In 2015, a remarkable case report was published in which a woman with stage three follicular lymphoma underwent a medically supervised, 21-day water-only fast, after which her enlarged lymph nodes were substantially reduced in size. The patient then remained on a whole food, plant-based diet, and at six and nine-month follow-up visits, she remained asymptomatic.

In 2018, her three-year follow-up was published. Remarkably, she appeared to remain cancer-free, confirmed by CT and PET scans. Her cancer appeared to have been knocked down and out. The initial regression persisted for three years with no additional intervention other than the dietary change.

Could it have just been a coincidence? Sure, but the initial regression directly coincided with the timing of her water-only fast, suggesting a causal relationship, and there are biological mechanisms by which fasting may potentiate tumour regression, such as decreasing levels of insulin-like growth factor 1 (IGF-1).

The term “spontaneous regression” of cancer is a misnomer. Obviously, there was something that caused the regression, whether or not we know what it is. Presumably, the immune system plays a role. The fact that you can get a marked increase in cancer rates when you are immunosuppressed suggests that cancers are popping up all the time, but your immune system is normally able to keep them at bay.

There was an example, for instance, of a regression after a transfusion of blood from a patient who had previously sustained a spontaneous regression; or cases of patients who had been free of metastases for 15 or 20 years, only to develop rapidly fatal metastases after some type of stress or shock that apparently sharply reduced their resistance.

For most cancers, spontaneous regression is exceedingly rare, but lymphoma is an exception. Of 140 cases of nodular lymphoma (which is what they used to call follicular lymphoma), there were 18 cases of at least partial and 6 cases of complete regression. So, 1 in 25 cases just go away on their own. But, when you have follicular lymphoma cases in which tumours shrink after any kind of treatment—in this case, after some herbal supplement—you always have to ask: is this cause-and-effect or just coincidence?

Elevated natural killing activity may be one of the possible mechanisms responsible for spontaneous regression of malignant lymphoma. Natural killer cells may be part of our first line of defence against cancer by destroying tumour cells. And if you compare the natural killer cell activity of those with malignant lymphoma that spontaneously regressed, versus those whose cancer didn’t, or a control group, the spontaneous regression group does seem to be on the high end.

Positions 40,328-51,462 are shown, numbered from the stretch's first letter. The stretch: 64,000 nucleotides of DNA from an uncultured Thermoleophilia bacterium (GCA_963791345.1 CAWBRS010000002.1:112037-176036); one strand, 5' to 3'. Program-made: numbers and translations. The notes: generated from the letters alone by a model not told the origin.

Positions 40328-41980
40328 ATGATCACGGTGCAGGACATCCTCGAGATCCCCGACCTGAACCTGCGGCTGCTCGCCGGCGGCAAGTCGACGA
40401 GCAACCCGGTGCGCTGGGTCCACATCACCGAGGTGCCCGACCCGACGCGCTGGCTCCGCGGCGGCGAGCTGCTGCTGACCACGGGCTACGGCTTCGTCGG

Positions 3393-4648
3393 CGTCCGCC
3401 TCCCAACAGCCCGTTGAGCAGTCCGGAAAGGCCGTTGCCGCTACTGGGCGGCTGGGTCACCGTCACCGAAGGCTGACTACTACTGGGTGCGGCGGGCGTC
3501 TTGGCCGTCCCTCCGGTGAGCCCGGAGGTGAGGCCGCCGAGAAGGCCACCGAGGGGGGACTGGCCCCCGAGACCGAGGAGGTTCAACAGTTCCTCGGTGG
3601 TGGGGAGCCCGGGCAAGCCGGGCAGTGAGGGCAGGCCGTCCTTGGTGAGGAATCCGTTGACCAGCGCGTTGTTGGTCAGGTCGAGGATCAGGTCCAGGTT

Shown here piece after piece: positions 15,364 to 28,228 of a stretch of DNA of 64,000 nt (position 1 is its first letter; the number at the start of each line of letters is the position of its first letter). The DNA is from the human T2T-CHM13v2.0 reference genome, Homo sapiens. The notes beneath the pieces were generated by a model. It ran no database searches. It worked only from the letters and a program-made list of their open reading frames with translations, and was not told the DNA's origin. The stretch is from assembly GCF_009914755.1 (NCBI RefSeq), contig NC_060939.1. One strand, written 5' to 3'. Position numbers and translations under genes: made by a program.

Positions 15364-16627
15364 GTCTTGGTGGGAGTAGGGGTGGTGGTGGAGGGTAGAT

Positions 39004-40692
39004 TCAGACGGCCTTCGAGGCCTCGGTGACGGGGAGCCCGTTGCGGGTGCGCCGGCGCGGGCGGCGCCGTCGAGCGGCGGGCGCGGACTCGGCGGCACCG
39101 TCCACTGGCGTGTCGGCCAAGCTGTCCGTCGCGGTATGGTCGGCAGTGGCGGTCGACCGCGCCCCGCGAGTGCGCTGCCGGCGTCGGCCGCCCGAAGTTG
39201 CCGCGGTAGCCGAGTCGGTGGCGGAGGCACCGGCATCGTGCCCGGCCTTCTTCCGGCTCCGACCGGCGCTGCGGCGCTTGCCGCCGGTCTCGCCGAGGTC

How can we increase natural killer cell activity naturally? Exercise can do it, unless, apparently, you’re eating a high-fat diet. Those randomized to undergo an exercise training program on a high-fat diet actually suffered a decline in natural killer cell activity, suggesting training on a high-fat diet is detrimental to the immune system.

Eating lots of contaminated fatty fish may also adversely affect natural killer cell levels. But put people on a low-fat diet, and you can dramatically increase natural killer cell activity within a matter of months by about 50 per cent, suggesting that dietary fat might increase the formation of cancer by depressing the tumour surveillance capacity of the immune system.

The bottom line in terms of fasting is that, at present, long-term fasting in cancer treatment is supported only by some case reports; so, more research is desperately needed. Sadly, there is currently no clinical research evaluating the effects of water-only fasting and a whole food plant-based diet on follicular lymphoma in humans.

Long-term fasting is certainly not without risk. In one case, a guy opted to try a 60-day fast instead of chemotherapy for non-Hodgkin lymphoma. He ended up hospitalized in a coma and respiratory failure because of Wernicke encephalopathy, a life-threatening neurological emergency caused by thiamine deficiency. But starting on a healthier diet seems like a win-win, no-brainer. Just putting people on plant-based, whole foods, sugar-oil-salt-free diet, with or without fasting, is sometimes sufficient to induce an intense healing response.

NOTE: This article was republished under Creative Commons License

Whole Food Living reviews and selects material from a wide variety of international sources. Our primary focus covers food, health and environment. We publish fact checked official announcements made as the result of formal studies conducted by Universities, respected health care organisations, journals, and scientists around the globe.